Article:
Jim & Bob's Palatial Baseball Blog

Sunday, August 26, 2007

More Triumphs from the House of Ideas

It's been an amazing week at the Tower...

Dave van Dyck grudgingly admitted that, well, maybe those computer geeks at Baseball Prospectus weren't too far off the mark when its computer predicted the White Sox would be (to put it charitably) not good this year.

Of course, van Dyck completely disappears his own hysterical reaction to the prediction, which his eds waved into print back in March. Fortunately the good folks at Fire Joe Morgan did a bang-up job mocking it in real time, so I don't have to dig it up.

Van Dyck outdoes himself with this piece on how the Chicago ballparks are holding up after this week's deluge of rain. And wouldn't you know it? In discussing what kind of shape Wrigley Field is in, van Dyck goes to the head groundskeeper at U.S. Cellular Field!

Will the field be safe and dry for Tuesday's big game against the Brewers? You won't have any idea after reading van Dyck's story. He spends nine words talking about what's going on right now at Wrigley. And then he spends 400 more talking about what the White Sox' guy is going to do this off season to improve the draining system.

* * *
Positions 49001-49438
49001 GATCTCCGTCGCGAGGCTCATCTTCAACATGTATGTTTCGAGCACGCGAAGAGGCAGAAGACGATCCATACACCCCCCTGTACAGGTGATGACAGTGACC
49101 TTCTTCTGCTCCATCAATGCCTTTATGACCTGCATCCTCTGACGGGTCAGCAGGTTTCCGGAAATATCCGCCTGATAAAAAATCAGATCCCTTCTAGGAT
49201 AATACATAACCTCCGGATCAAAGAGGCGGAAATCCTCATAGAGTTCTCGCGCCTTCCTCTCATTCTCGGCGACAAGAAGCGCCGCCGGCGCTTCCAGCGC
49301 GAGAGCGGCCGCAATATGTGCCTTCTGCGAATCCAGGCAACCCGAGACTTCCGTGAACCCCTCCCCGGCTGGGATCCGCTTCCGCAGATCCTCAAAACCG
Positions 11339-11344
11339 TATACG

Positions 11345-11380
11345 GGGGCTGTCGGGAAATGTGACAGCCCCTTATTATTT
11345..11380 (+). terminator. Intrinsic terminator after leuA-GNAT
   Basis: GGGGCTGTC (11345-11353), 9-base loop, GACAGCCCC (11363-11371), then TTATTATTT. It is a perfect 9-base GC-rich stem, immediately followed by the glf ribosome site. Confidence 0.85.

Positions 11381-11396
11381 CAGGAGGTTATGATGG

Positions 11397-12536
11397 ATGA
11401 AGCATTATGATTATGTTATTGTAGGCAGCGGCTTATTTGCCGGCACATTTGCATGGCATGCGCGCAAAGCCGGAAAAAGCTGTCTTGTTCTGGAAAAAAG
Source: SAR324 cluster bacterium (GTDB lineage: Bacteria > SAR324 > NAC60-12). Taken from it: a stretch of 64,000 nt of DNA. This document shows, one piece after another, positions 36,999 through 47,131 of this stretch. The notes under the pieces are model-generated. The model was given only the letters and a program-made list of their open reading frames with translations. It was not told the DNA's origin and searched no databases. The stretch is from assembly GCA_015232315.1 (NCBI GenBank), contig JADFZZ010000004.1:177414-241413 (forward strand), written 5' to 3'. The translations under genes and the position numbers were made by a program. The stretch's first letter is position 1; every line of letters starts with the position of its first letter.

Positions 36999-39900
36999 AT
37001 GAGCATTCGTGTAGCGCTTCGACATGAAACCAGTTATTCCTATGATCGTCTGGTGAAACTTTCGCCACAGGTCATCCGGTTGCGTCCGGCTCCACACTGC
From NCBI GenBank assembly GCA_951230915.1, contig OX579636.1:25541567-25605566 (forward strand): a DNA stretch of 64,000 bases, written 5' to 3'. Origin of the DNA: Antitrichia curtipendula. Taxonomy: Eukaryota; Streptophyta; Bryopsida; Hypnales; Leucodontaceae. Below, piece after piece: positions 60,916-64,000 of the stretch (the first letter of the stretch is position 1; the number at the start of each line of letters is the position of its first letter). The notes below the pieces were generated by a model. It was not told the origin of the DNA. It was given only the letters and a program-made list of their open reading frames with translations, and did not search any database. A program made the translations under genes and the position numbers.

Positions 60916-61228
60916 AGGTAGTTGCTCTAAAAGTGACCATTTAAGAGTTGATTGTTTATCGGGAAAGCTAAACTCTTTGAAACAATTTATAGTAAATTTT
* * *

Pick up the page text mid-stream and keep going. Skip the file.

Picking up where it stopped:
Granted, the Cubs' groundskeeper is probably a little busy right now. But it would have been nice for van Dyck to spare a sentence or two about how the field is holding up.

Finally, Dr. Phil takes a look around and notices that that Chris Young guy the White Sox traded away for whatever's left of Javier Vazquez might have come in handy this year. You'd think a guy who wailed and gnashed his teeth over the short-sighted dumping of guys like Corey Patterson, Ricky Nolasco, Todd Wellemeyer, and Jon Leicester (you know, guys you can build a franchise around) would have noticed that Young is an OK player before now. You'd be wrong, though.

I mean, if you read nothing but Dr. Phil this year, you'd have no idea that this guy was having a pretty good year. If a guy hitting .358 travels under the good doctor's radar, I guess it's no surprise that a .235 hitter wouldn't make the grade...

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